Courses for this discipline are listed in alphabetical sequence (consult Index for page reference). All upper division courses offered by Philosophy may be considered for the master's degree, upon approval of the graduate adviser.



Four graduate seminars in philosophy excluding 
PHIL 777 12
Upper division or graduate units in philos-
ophy or in a related field with the
approval of the graduate major adviser 12
PHIL 896	Directed Reading		3

PHIL 898	Master's Thesis		3
Minimum total		30
andOral Examination in Defense of Thesis (a failed examination may be repeated once)


Admission to the Program

Before being considered for acceptance to this certificate program, the student must first be eligible in accordance with all university requirements as outlined in the Certificate Programs section (consult Index for page reference). This same section also includes university program guidelines and procedures to be followed in filing for the award of the certificate when it is completed.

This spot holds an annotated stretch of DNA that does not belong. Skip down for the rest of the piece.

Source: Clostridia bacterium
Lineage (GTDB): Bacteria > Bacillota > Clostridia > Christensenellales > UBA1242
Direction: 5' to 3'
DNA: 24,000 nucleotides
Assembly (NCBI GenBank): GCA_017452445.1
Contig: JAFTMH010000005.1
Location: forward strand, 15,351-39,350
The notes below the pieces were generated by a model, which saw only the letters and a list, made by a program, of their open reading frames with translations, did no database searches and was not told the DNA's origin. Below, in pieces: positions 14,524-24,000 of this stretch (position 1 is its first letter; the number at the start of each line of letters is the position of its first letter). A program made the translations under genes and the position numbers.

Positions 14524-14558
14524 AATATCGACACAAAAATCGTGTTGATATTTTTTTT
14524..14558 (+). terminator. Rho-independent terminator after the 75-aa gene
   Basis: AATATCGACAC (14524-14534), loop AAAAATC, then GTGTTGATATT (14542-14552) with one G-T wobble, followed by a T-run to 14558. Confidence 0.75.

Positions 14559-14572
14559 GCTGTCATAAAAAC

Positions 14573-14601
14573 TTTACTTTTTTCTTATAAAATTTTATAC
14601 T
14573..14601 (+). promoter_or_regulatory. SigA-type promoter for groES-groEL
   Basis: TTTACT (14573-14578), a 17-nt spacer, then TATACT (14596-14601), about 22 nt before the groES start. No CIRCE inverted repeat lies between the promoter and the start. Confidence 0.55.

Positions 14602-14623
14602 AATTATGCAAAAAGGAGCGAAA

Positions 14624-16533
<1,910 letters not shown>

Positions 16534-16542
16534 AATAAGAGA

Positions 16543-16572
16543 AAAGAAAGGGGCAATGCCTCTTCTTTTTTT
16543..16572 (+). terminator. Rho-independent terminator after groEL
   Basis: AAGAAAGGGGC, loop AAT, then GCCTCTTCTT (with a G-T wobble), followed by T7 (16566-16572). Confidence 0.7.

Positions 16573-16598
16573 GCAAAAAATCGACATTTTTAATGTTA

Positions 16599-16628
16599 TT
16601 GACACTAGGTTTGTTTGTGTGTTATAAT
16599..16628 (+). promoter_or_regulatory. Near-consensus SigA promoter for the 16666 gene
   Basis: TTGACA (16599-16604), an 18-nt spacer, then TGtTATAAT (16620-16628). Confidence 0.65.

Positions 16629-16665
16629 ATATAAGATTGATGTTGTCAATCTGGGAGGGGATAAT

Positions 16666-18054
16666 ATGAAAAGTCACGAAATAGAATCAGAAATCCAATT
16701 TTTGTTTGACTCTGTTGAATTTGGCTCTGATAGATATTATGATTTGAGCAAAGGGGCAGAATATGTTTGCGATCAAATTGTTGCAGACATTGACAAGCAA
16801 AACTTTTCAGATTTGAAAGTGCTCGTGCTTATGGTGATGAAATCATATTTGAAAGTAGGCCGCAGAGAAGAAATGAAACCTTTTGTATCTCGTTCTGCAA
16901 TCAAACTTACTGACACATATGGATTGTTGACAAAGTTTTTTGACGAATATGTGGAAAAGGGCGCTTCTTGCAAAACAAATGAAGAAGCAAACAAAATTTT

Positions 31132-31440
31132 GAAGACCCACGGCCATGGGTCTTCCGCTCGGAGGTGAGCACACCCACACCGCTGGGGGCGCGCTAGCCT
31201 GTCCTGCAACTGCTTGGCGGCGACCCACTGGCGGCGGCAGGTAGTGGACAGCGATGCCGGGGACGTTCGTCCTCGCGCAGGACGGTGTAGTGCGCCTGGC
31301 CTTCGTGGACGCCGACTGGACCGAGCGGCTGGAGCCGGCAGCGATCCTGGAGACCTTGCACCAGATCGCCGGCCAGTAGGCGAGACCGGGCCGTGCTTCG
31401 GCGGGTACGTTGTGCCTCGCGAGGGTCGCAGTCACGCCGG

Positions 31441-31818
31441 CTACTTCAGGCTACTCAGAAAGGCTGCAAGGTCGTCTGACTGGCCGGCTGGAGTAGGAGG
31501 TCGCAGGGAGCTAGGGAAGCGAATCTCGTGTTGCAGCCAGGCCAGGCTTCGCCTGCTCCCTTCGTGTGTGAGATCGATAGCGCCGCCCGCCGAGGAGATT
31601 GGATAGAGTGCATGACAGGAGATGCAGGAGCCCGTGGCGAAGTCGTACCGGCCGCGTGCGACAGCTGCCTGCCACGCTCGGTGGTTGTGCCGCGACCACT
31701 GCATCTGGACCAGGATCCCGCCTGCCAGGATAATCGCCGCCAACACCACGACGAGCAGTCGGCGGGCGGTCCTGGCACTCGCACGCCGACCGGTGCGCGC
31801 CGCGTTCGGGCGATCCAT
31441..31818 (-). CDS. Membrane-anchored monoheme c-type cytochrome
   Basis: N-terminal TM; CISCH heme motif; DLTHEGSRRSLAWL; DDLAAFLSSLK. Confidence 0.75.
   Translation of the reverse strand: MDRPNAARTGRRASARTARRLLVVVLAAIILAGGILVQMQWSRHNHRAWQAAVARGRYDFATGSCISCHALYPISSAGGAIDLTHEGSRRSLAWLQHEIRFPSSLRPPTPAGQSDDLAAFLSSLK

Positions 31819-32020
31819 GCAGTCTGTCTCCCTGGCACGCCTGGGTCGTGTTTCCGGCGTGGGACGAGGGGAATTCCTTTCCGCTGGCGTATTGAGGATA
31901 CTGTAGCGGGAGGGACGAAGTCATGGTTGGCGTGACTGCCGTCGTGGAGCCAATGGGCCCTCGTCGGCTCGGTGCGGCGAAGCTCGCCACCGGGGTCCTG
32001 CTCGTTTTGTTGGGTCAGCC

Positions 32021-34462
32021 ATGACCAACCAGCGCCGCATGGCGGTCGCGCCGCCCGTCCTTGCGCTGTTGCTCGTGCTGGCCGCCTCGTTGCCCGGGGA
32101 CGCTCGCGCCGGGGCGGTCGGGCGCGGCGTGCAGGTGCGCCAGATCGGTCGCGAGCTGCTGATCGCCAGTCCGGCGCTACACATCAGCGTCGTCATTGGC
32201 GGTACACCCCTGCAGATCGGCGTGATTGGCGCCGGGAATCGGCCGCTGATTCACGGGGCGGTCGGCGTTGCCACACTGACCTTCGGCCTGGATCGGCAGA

In addition to the requirements specified in this Bulletinfor admission to graduate study or graduate certificate programs, applicants must have completed:

Students who have not completed these courses may be admitted conditionally. Further information about the program and about equivalent courses may be secured from the program coordinators.

Written English Proficiency Requirement

This university requirement is met by examination in PHIL 777, Seminar in Teaching Critical Thinking.


PHIL 717	Projects in Teaching Philosophy		3
PHIL 777	Seminar in Teaching Critical 
Thinking 3
ENG 419	Advanced Composition for 
Teachers 3
One of the following:		3
PHIL 810	Seminar in Theory of 
PHIL 830	Seminar in Philosophy of 
PHIL 850	Seminar in the Philosophy of 
Units in Applied Philosophy, on advisement		3

PHIL 899	Special Study		1
Total for certificate		16
NOTE:The unit in Special Study is to be taken in conjunction with the course chosen to fulfill the Applied Philosophy requirement; the unit is for the purpose of developing classroom materials on that subject to be used in teaching critical thinking. The Applied Philosophy requirement may be met by PHIL 330, 335, 340, 375, 380, 382, 383, 395, 435, 440, 445, 455, or 460. For other courses, consult a program coordinator.